If this was an illustration or drawing brief I’d be distracting myself with time fillers. But it’s not, and (despite my lack of experience) it doesn’t seem at all scary.
I’ve just started a creative writing course – a free Open University one on FutureLearn.com, and this exercise appears halfway through Week One. So, what is it about writing that feels just slightly daunting but doable, yet if we were tasked with drawing the very same we’d make our excuses not to (or in my case, keep putting off until I’d plucked up enough courage just to open my sketchbook, then spend longer criticising the results than I spent crafting my sketch).
But that’s the point of a beginners’ course, isn’t it? To have a go, make mistakes as we learn something new, accepting every stumble and fall as a necessary part of the learning curve. Yet, with drawing, whether we’re starting out, starting over or beginning to find our feet it’s harder to accept the very same stumbles and falls.
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Chaos in my mind (before feng shui, 2017).
When was the last time you showed your creative space some TLC?
Since rearranging my own studio last year, I took it for granted that all would be well in my creative world. And it was for a few months. With it almost tidy and organised it felt like a breath of fresh air, and inspiration had room to play.
At the moment, my own messy studio is a reflection of me – a chaos of ideas I want to cling onto, just in case. Fabric and yarn donations that I’ve welcomed with open arms, just in case. They’re stored on the floor because I haven’t found space for them. And boxes. Good sturdy cardboard boxes, just in case.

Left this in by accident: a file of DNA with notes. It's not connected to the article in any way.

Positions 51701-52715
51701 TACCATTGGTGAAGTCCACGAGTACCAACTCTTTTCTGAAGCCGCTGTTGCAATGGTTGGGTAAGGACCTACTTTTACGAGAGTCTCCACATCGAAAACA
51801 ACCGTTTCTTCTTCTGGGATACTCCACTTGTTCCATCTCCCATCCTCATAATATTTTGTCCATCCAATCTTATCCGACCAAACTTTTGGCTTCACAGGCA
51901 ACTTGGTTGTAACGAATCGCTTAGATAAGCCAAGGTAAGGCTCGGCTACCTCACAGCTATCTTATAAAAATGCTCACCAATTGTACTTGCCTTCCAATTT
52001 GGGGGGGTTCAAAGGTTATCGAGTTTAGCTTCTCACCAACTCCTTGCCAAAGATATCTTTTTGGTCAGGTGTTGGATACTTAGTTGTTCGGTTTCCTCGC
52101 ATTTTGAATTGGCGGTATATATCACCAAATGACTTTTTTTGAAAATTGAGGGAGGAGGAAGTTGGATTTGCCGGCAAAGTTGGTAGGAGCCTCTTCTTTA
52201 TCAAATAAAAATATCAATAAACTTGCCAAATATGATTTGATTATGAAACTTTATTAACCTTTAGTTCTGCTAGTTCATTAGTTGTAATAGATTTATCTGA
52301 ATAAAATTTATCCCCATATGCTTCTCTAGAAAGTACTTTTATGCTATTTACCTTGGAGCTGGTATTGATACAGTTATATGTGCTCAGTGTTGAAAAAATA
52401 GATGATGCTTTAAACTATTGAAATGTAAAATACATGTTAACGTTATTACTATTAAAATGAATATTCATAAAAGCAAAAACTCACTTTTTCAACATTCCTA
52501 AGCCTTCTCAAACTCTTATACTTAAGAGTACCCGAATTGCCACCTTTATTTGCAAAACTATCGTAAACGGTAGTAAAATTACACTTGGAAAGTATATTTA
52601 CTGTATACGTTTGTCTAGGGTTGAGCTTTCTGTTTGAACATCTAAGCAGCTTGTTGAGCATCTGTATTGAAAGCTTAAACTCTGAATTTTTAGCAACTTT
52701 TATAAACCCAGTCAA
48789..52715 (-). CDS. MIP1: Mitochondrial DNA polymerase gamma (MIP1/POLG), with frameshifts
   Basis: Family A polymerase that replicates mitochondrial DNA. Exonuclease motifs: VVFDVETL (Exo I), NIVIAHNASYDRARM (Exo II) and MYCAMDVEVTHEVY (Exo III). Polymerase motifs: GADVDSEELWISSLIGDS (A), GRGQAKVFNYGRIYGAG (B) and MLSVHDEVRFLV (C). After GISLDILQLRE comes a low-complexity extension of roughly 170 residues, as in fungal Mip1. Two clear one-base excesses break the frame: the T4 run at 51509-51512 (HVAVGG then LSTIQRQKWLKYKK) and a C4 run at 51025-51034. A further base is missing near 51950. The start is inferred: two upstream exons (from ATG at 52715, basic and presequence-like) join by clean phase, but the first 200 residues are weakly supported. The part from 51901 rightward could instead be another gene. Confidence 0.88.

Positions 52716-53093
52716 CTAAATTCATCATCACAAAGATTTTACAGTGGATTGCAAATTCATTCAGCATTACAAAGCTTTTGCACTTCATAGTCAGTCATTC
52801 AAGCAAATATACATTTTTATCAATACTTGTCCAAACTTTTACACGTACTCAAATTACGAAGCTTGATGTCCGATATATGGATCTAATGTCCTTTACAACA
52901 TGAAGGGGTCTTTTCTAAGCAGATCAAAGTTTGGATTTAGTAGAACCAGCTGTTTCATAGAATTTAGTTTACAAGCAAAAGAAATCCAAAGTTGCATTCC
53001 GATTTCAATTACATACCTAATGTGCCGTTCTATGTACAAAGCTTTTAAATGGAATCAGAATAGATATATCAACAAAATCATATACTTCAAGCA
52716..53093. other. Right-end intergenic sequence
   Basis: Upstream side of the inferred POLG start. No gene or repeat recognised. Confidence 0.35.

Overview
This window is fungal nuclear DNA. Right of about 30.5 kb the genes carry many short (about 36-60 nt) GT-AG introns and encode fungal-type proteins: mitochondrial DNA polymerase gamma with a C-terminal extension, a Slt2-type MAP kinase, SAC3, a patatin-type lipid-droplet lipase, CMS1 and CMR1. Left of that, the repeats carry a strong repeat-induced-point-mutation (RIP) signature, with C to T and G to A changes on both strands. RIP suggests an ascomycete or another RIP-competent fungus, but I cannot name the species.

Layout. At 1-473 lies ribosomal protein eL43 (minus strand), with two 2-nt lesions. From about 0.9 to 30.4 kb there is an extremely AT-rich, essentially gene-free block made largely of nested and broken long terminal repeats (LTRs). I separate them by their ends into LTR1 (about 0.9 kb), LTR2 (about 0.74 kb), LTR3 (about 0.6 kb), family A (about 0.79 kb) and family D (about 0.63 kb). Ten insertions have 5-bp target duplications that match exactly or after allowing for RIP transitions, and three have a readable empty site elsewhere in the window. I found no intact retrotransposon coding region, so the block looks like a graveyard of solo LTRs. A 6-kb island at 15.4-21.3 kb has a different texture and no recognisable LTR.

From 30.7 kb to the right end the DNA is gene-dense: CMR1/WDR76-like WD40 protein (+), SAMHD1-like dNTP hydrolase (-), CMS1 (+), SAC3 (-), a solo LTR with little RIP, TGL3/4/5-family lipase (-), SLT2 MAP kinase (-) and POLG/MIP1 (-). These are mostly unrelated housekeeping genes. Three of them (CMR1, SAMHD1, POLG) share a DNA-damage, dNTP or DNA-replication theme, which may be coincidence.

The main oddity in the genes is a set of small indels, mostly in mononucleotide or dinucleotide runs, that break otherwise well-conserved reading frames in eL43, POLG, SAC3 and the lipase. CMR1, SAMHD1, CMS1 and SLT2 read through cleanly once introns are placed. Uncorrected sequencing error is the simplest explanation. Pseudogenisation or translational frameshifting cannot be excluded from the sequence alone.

But, as much as we should take care of ourselves, we should take care of our creative space. Show we appreciate it supporting us through peaks and troughs, and it will continue to provide the breathing space for our crazy ideas and inspired thoughts. If we keep the path clear we might even get to see the next stage of our journey, too.
WordPress prompt: Messy
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Collage, graphite and gouache on paper.
I’d usually rush through a sketch like this, and scribble it down. For a change I took a little longer to apply the line and tone, pausing to assess what it needed, and refusing to judge my finished sketch. Daily Drawing Take Two.
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Timing is everything when you set yourself a dozen deadlines in one day.
My daily drawing habit has slipped. But I know I can do it again, if I follow my own advice. More recently housework has kept me distracted for the best part of a morning, so it’s usually mid-afternoon before I settle down to draw, if at all.
To quicken my pace I’ve been setting a 20-minute timer. It’s amazing how much you get done when you know you have a deadline; you make every second count. I’m allowing myself short bursts of housework alternated with creative work. I’m getting better at not putting off, and scheduling ‘mini marathons’ of activity is helping me get more done in a day.
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This was the view from our Cumbrian cottage last week; no two days of weather were alike. I loved the dark shapes of the skeletal trees against the snow-covered hills, and attempted to simplify their shapes with a retractable pencil in my pocket sketchbook.
WordPress prompt: Simplify
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